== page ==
10 reasons why you should skip work tomorrow to go see Corey Helford Gallery’s 10 Year Anniversary Group Exhibition

D-Face ©2016 10 years of CHG Gallery, Photo credit- JulieFaith, All rights reserved
D-Face ©2016 10 years of CHG Gallery, Photo credit- JulieFaith, All rights reserved

10 reasons why you should skip work tomorrow to go see Corey Helford Gallery’s 10 Year Anniversary Group Exhibition

by Julie Faith


This was my first visit to the new Corey Helford Gallery space on the outskirts of the DTLA Arts District. I’d been trying to get here for weeks but for this reason or that I just couldn’t make it happen. I knew the lineup of artists and I’d seen pictures of opening night so when I rolled up to the gallery on a recent late summer Friday afternoon to tour the 10 Year Anniversary Group Exhibition I was anticipating great things. After spending nearly two hours in the joint I have to say, it was totally worth the wait. In fact, I’d suggest y’all skip work tomorrow and go spend some serious time there yourself.

1. About CHG: Established in 2006 by Jan Corey Helford and her husband television producer Bruce Helford, the Corey Helford Gallery has been a champion of the Los Angeles New Contemporary Art Scene for the past decade. Showcasing both established and emerging local and international artists, CHG represents an impressive rock-star roster including Alex Gross, Camille Rose Garcia, D*Face, Eine, Herakut, Hush, Logan Hicks, Risk, Ron English, The London Police, Shag, Van Arno, and so many more. In their new home they are currently the largest gallery in the world to present this particular genre which includes New Figurative Art, Pop Surrealism, Neo Pop, Graffiti and Street Art, and Post-Graffiti.



2. Their New Home: Located in Boyle Heights, just over the LA River from the Arts District, the place is huge, like 12,000 square feet, 3 separate yet connected gallery spaces, huge. It is a beautiful, expansive, urban gallery that will allow artists and art lovers plenty of space to express and discover new work. Despite it’s size, the gallery feels relaxed and friendly. Staff are welcoming and knowledgeable, ceilings are high, lighting is perfect, parking (on a Friday afternoon, mind you) was plentiful. I never felt rushed and I really took my time perusing the massive space. New exhibitions are presented every four weeks.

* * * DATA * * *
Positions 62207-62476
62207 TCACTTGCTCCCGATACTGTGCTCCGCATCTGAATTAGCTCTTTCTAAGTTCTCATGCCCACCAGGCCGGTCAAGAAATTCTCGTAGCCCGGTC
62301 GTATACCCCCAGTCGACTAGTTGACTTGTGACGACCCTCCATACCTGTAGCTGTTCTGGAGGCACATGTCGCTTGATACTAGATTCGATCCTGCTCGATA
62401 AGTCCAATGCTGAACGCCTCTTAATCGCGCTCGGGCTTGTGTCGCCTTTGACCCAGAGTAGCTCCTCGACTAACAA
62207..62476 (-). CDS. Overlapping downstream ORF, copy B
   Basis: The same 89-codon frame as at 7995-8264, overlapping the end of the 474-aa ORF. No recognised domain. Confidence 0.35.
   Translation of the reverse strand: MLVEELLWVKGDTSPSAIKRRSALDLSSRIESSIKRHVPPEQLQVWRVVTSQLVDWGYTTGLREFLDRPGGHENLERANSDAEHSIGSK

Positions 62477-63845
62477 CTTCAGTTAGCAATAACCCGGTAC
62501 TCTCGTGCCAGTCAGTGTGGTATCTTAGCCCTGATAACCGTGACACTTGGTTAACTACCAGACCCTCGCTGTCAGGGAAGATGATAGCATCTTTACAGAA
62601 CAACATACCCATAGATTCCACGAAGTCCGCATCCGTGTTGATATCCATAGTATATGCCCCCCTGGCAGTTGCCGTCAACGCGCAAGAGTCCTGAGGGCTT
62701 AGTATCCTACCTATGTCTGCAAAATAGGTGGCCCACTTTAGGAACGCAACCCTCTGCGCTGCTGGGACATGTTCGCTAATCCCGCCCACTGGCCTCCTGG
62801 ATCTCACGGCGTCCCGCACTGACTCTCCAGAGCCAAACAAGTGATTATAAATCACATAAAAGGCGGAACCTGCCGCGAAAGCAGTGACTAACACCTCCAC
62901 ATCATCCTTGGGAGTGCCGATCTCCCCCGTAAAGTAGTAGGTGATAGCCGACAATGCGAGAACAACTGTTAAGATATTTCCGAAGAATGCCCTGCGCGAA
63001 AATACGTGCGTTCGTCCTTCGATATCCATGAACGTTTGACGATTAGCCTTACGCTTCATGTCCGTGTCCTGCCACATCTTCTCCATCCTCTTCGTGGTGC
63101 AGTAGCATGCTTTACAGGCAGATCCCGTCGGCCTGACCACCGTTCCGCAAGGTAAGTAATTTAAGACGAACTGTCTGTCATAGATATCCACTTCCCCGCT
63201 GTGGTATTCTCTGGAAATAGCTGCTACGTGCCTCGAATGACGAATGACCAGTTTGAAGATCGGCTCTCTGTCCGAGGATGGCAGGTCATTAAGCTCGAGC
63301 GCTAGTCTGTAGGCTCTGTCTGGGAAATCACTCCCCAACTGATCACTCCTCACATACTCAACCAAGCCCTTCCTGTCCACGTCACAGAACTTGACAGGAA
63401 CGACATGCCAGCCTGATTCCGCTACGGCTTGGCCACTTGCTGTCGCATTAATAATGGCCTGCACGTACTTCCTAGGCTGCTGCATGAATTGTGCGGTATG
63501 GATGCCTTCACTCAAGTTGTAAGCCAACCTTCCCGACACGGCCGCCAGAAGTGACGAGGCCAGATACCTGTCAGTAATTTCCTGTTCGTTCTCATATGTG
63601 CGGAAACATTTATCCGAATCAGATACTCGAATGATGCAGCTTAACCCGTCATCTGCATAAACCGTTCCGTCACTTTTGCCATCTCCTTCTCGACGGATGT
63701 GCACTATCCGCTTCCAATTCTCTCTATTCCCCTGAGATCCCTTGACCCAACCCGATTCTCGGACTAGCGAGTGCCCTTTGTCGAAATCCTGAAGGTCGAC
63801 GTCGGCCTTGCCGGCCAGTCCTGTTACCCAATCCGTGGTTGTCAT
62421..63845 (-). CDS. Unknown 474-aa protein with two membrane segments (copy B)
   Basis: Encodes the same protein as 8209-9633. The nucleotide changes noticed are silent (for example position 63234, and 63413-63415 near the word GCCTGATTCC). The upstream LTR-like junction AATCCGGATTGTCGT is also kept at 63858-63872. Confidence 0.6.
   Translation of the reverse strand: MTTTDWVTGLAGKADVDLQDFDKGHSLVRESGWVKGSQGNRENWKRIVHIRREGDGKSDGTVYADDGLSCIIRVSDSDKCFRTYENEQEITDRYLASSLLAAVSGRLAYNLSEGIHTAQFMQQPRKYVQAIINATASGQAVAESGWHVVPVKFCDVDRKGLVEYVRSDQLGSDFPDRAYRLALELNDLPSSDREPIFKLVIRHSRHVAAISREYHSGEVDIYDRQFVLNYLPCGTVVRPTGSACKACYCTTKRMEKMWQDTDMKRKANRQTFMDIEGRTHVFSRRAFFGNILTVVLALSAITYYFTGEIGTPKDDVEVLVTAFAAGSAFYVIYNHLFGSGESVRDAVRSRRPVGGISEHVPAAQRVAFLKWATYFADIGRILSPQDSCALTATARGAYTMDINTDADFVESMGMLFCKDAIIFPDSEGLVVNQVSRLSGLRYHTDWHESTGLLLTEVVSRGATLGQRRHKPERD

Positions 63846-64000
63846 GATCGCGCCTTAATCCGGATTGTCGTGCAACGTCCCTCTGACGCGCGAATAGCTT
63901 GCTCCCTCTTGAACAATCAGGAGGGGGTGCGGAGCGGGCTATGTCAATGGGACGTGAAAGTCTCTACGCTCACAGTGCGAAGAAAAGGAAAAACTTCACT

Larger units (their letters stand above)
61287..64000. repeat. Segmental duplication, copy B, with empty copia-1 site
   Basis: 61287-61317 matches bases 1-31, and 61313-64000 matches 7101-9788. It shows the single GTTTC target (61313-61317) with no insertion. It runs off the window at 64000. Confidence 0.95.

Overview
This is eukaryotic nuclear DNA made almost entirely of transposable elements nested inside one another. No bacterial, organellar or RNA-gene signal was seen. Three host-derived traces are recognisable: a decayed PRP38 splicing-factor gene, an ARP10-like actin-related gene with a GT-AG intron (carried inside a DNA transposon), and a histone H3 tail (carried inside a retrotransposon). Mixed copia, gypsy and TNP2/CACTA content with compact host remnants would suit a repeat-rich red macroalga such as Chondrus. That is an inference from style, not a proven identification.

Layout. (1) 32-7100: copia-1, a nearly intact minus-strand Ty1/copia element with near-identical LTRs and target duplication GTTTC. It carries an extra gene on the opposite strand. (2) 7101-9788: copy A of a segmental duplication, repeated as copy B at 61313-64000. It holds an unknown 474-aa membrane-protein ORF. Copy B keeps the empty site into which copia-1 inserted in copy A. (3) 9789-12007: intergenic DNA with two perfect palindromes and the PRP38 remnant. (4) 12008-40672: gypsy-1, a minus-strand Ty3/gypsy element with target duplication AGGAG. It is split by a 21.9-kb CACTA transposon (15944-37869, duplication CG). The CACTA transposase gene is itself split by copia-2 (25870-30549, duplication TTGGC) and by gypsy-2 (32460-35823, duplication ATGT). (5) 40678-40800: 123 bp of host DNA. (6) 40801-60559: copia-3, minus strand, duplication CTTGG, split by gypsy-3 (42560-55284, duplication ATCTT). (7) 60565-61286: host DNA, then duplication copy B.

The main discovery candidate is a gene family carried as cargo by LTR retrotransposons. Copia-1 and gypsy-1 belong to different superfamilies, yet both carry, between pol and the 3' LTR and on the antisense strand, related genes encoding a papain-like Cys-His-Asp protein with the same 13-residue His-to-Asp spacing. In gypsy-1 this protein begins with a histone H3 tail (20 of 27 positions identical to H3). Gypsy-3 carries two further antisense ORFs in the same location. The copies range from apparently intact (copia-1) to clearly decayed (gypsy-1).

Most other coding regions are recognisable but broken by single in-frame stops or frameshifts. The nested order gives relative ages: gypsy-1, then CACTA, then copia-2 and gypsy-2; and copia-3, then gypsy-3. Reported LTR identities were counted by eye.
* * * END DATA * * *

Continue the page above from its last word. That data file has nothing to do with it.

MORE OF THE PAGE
3. The Exhibition: Corey Helford Gallery celebrates a decade in the contemporary art community. In an era where many art galleries struggle just to stay afloat, this in and of itself, is exceptional. The show features all new work from 100 of today’s hottest national and international artists and encompasses a variety of media, styles, and genres. There is a significant amount of art as you would imagine there would be in a 10 year collection and every piece represents a unique chapter in the story of the gallery.

4. D*Face: As I walked up the front steps and through the heavy glass doors of the gallery, I peripherally noticed the reception desk but I was immediately drawn, firefly to flame style, to the fantastic stop-motion of the D*Face installation opposite the gallery entry. Half a classic car literally crashes, lights blazing, through a wall in the physical manifestation of the actual artwork used for Blink182’s new album “California”. It’s pretty impressive. In the space created by the wreck, D*Face has six other pieces that are not to be missed.


D-Face ©2016 10 years of CHG Gallery, Photo credit- JulieFaith, All rights reserved.
D-Face ©2016 10 years of CHG Gallery, Photo credit- JulieFaith, All rights reserved.


5. “Nola” by Scott Musgrove: “Nola” depicts a Northern White Rhino, a species headed for imminent extinction. It has a motion sensor embedded in the frame. As you approach, the sensor is triggered cutting power to the “smart glass” in the frame and turning the previously clear glass a milky white and obscuring the painting. The idea is for the viewer to feel the immediate effect humans have on endangered species. Message delivered loud and clear.


6. Cell Tower and Pillow Fight: These mixed media installations by Glazed Paradise are at the same time hilarious and creepy. I had the gallery to myself for the better part of two hours and I can’t tell you how many times I excused myself for obscuring Pillow Fight’s view of the art. Or waiting for “that guy” to get out of my shot. No, really.



7. Look Up: “The Sky’s Gone Out, Part 1” and “AIA Alien Observer” by Adam Wallacavage. Made of unicorn and narwhal tusks, these magical glittering chandeliers kept me busy for ages. I was transfixed by the reflections of the gallery (and, not gonna lie, myself) in the light fixtures.



8. The Far Corner of Gallery 3: Don’t miss it. There is some amazing CHG history there. Hush, in particular, took my breath away.

9. The Little Things: No doubt about it, there are a lot of high-profile show stoppers in this exhibition; Risk’s neon “Cans on Cans”, Ron English’s “Camo Deer”, “Ma Bum Bruise” by Riikka Hyvönen, and of course, the aforementioned D*Face are outstanding, must-see works of art. But my gift is that I find joy and beauty in the little things. I was particularly enthralled by the intricate details of Handiedan’s “Atrium”, for example. The delicate baby’s breath of “Hollow Pollen No 2” by Soey Milk, the light reflecting sparkle of Camille Rose Garcia’s “Panthercabre”, finding the perfect angle to view all the layers of Haroshi’s “Floating Like a Memory”, the exquisite paper “Valkyrie” from Joey Bates, and so on, and so on. These are the things I come to CHG to experience.



10. Hurry!: Corey Helford Gallery’s 10th Anniversary Exhibition opened on August 27 and will run through September 24, 2016. This means there is almost no time left to see it. So call in sick tomorrow and do it! I’ll write your excuse note.


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